Al-Eryani added that the military escalation coincided with the recruitment of child soldiers and brainwashing them in summer camps, and again called on the international community to denounce the violence and pressure the militia to respond to peace efforts.


Egypt affirms support for Libya

Egypt affirms support for Libya
Libyan Government of National Accord fighters stand guard at the reopening of a road between Misrata and Sirte. (AFP)
Updated 22 June 2021

Egypt affirms support for Libya

Egypt affirms support for Libya
  • Egyptian President Abdel Fattah El-Sisi stresses full support toward efforts to restore security and stability to Libya

CAIRO: Egyptian President Abdel Fattah El-Sisi has affirmed that restoring Libya’s sovereignty begins with the withdrawal of foreign forces and mercenaries, stressing Egypt’s full support for these efforts during all its actions at the bilateral, regional and international levels.
During his meeting with the Libyan foreign minister, Najla El Mangoush, in Cairo, President El-Sisi affirmed Egypt’s full support for the Presidential Council and the Libyan Government of National Unity during the transitional period with the aim of restoring security and stability to Libya, leading to holding national elections in December. He said that this is an essential step on the path to a political settlement of the Libyan crisis by activating the free will of the Libyan people.
He affirmed Egypt’s firm support for preserving the territorial integrity of Libya, safeguarding the capabilities of the Libyan people, and not interfering in Libya’s internal affairs.
The Libyan foreign minister expressed the Libyan government’s appreciation of the Egyptian role in the region and Egypt’s tireless efforts to support its brothers in Libya, which stem from the principles of preserving the unity of the Libyan territories and restoring stability and preserving the national institutions of the Libyan state.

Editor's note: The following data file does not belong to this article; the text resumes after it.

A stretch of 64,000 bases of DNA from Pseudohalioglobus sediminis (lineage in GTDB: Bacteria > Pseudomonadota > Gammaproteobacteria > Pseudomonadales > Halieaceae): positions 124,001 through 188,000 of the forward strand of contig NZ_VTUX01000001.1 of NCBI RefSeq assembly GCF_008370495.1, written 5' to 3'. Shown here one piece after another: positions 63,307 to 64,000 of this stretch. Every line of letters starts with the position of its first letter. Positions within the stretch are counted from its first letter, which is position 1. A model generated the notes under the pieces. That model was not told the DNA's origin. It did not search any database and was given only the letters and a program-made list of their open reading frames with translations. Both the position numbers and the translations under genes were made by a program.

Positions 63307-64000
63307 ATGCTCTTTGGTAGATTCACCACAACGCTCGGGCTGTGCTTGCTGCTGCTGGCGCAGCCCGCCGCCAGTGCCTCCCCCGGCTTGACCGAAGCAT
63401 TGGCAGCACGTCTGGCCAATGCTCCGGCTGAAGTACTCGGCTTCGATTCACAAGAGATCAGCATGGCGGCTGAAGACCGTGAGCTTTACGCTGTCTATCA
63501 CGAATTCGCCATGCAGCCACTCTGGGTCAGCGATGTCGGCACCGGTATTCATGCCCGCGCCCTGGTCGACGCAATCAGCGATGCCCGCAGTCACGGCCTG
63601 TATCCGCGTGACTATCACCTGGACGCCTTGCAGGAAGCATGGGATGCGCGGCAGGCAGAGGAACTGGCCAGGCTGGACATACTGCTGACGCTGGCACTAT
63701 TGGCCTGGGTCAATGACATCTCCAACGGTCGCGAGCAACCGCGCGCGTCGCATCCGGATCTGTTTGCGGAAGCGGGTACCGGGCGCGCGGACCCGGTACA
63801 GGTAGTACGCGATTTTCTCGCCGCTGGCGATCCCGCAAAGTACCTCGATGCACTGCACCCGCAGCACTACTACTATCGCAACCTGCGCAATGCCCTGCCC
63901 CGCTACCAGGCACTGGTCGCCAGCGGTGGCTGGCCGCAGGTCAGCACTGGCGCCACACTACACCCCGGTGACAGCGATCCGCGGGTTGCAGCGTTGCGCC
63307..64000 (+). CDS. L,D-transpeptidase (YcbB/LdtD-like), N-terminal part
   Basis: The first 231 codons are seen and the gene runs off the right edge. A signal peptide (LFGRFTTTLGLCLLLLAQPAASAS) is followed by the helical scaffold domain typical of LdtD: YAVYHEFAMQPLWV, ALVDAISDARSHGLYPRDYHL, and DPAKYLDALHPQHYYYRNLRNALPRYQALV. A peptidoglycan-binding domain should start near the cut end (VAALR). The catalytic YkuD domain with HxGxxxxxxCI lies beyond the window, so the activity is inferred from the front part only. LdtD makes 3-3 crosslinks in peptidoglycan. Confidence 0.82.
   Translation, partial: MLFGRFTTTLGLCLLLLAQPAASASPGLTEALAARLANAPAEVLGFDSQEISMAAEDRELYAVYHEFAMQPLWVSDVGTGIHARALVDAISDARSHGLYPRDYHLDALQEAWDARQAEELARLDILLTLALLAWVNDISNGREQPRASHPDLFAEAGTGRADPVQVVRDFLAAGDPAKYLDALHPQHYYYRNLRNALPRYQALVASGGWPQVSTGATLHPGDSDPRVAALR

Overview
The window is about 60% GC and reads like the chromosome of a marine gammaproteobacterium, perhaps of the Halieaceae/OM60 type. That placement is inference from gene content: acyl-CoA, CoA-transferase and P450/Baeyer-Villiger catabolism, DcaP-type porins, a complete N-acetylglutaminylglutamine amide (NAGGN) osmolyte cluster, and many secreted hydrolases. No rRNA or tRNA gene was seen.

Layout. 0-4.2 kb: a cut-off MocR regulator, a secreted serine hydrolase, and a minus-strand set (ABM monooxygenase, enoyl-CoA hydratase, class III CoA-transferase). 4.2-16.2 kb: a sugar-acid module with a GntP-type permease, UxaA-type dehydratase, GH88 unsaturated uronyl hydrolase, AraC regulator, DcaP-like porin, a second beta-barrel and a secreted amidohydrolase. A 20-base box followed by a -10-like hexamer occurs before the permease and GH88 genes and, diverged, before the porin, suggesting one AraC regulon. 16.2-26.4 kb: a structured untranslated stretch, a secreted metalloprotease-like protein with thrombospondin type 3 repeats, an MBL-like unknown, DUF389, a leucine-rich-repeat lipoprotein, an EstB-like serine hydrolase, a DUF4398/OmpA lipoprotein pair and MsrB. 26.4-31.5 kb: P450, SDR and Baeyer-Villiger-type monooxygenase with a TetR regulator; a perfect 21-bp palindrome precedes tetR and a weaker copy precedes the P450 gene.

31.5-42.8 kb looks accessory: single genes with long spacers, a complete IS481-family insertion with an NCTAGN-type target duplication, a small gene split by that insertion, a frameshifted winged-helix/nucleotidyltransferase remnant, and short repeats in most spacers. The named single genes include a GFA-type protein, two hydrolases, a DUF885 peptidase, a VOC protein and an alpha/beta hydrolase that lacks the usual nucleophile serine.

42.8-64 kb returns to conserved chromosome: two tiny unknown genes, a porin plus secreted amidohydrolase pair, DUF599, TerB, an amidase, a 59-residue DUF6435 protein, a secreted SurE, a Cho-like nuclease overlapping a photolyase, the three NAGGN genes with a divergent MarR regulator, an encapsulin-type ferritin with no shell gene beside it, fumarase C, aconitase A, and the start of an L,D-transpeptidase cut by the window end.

These include the unification of the military establishment, the end of foreign interference, the exit of all mercenaries and foreign fighters, and the establishment of the principles of dialogue between the Libyan parties.
These include the unification of the military establishment, the end of foreign interference, the exit of all mercenaries and foreign fighters from Libya, the establishment of the principles of dialogue between the Libyan parties, support for national reconciliation in preparation for fair and transparent elections.
She commended Egypt’s support of efforts to settle the Libyan crisis, in light of the historical ties between the two countries.

Battle for the Nile
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Arab League intervention in Ethiopia’s Renaissance Dam not new: Aboul Gheit

Arab League intervention in Ethiopia’s Renaissance Dam not new: Aboul Gheit
Secretary-General of Arab League, Ahmed Aboul Gheit speaks during a news conference after the 29th Arab Summit in Dhahran, Saudi Arabia. (REUTERS file photo)
Updated 22 June 2021

Arab League intervention in Ethiopia’s Renaissance Dam not new: Aboul Gheit

Arab League intervention in Ethiopia’s Renaissance Dam not new: Aboul Gheit
  • Ahmed Aboul Gheit said that the Arab decision included a protest against any step that would illegally fill the dam, which represented a threat to the water security of Egypt and Sudan